We were told the new sexual orthodoxy wouldn't impact anyone who didn't want to endorse it. Well, that was false.
As I mentioned a few weeks ago, the Supreme Court has agreed to hear the appeal of Jack Phillips, a Colorado baker who declined to design a wedding cake for a same-sex wedding reception.
To understand this case in the midst of all of the misreporting and, shall I say it, fake news, please read Ryan Anderson's recent article on the topic in National Review. Anderson noted that the Court announced its decision to hear Phillips' case on the second anniversary of its decision in Obergefell, which made so-called same-sex "marriage" the law of the land.
While the timing of the announcement may have been serendipitous, the connection between the cases isn't. In his dissent in Obergefell, Chief Justice Roberts wrote that the decision "creates serious questions about religious liberty."
Even before the Chief Justice wrote those words, the clash between religious liberty and the new sexual orthodoxy, including, but not limited to, LGBT rights, was well underway, and Phillips was among the earliest examples. Why this clash? Well, as Anderson tells readers, "liberal advocacy groups [have] decided that civil liberties aren't for conscientious objectors to the sexual revolution."
Twenty-five years ago, the ACLU played a role in securing the passage of the Religious Freedom Restoration Act. Today, the same ACLU opposed the application of that Act to the Little Sisters of the Poor in their battle against the HHS contraceptive mandate.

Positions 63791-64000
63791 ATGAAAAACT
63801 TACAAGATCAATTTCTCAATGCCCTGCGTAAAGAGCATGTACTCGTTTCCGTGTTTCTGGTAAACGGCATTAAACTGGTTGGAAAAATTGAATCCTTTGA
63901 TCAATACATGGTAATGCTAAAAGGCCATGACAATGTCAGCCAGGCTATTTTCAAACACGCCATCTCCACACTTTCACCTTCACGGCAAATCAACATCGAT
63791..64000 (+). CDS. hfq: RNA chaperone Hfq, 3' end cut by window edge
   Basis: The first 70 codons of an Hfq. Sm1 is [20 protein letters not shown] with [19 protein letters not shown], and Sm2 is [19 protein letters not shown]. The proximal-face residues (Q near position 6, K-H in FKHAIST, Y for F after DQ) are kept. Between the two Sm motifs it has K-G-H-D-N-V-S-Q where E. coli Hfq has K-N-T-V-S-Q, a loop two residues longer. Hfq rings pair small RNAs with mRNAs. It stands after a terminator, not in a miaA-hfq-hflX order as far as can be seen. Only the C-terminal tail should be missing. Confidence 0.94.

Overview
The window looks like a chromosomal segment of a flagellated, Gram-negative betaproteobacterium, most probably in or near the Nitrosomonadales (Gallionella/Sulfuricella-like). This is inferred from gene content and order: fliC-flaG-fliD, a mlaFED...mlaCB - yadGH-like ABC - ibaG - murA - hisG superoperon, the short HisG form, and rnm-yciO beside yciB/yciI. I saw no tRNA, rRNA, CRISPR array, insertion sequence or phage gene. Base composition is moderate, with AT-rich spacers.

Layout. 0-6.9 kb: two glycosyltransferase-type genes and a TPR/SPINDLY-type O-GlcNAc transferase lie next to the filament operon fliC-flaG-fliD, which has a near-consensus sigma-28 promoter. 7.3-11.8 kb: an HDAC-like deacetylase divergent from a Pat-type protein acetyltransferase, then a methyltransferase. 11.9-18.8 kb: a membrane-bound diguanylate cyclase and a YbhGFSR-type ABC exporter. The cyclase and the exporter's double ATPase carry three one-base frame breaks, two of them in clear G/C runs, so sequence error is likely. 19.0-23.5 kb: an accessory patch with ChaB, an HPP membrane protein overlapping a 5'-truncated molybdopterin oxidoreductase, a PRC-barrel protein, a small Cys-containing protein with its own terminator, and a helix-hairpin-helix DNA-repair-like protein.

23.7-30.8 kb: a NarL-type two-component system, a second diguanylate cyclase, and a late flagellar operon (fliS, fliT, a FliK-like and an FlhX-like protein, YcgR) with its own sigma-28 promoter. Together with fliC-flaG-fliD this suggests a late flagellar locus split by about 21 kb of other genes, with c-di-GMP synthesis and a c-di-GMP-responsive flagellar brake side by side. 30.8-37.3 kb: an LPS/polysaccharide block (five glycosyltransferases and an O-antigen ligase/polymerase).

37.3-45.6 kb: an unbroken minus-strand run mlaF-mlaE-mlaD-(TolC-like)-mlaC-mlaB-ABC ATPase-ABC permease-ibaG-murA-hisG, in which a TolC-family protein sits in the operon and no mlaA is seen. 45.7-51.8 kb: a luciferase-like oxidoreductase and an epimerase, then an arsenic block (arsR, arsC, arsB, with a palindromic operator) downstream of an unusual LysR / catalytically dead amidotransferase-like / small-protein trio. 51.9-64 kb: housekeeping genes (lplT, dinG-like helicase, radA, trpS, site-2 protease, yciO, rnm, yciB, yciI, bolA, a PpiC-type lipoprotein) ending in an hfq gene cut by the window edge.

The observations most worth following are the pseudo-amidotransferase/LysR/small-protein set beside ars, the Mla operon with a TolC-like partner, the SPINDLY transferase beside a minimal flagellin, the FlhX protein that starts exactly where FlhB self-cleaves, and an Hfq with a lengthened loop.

And the current threat to religious liberty and freedom of conscience isn't limited to the usual suspects such as government or the ACLU. As Anderson reminds us, "As the law insists that social conservatives are like racists, big businesses and other institutions will bring their own pressure to bear on anyone who dissents."
For instance, Anderson describes, "The American Bar Association has promulgated new model rules of professional conduct that make it unethical for lawyers to 'discriminate' on the 'basis of sexual orientation, gender identity, marital status or socioeconomic status,' including in 'social activities,' which . . . would include 'church membership and worship activities.'"
At the heart of this challenge to religious freedom is what Anderson calls "the never-ending expansion of anti-discrimination statutes. What started out as well-justified efforts to combat racism, sexism, and anti-Semitism have morphed into laws protecting against the [harm to dignity] allegedly inflicted by anyone who disagrees with progressives about human sexuality."
This alleged "harm to dignity" is the rationale behind Colorado's attempt to punish Jack Phillips, whose "offense" was that he was unwilling to completely affirm the current sexual orthodoxy, a refusal that somehow "diminished" someone.
This is of course silly, and underscores Anderson's argument that "Ultimately, our goal should be to convince our neighbors that what we believe about sex is true," and, "In the meantime we need to convince them that what we believe is at least reasonable and poses no harm to others."
Part of that convincing includes standing up for everyone's religious liberty, not just our own. "Provided they don't harm the common good, violate human rights, or otherwise offend justice," Anderson writes, "Muslims should be free to be authentically Muslim, just as Jews should be free to be authentically Jewish and Christians should be free to be authentically Christian."
A lot is at stake in this Phillips case. But the battle for religious freedom isn't limited to the courts. It's also being waged, as Chuck Colson liked to say, over the backyard fence and in the public square.
Originally posted at breakpoint.org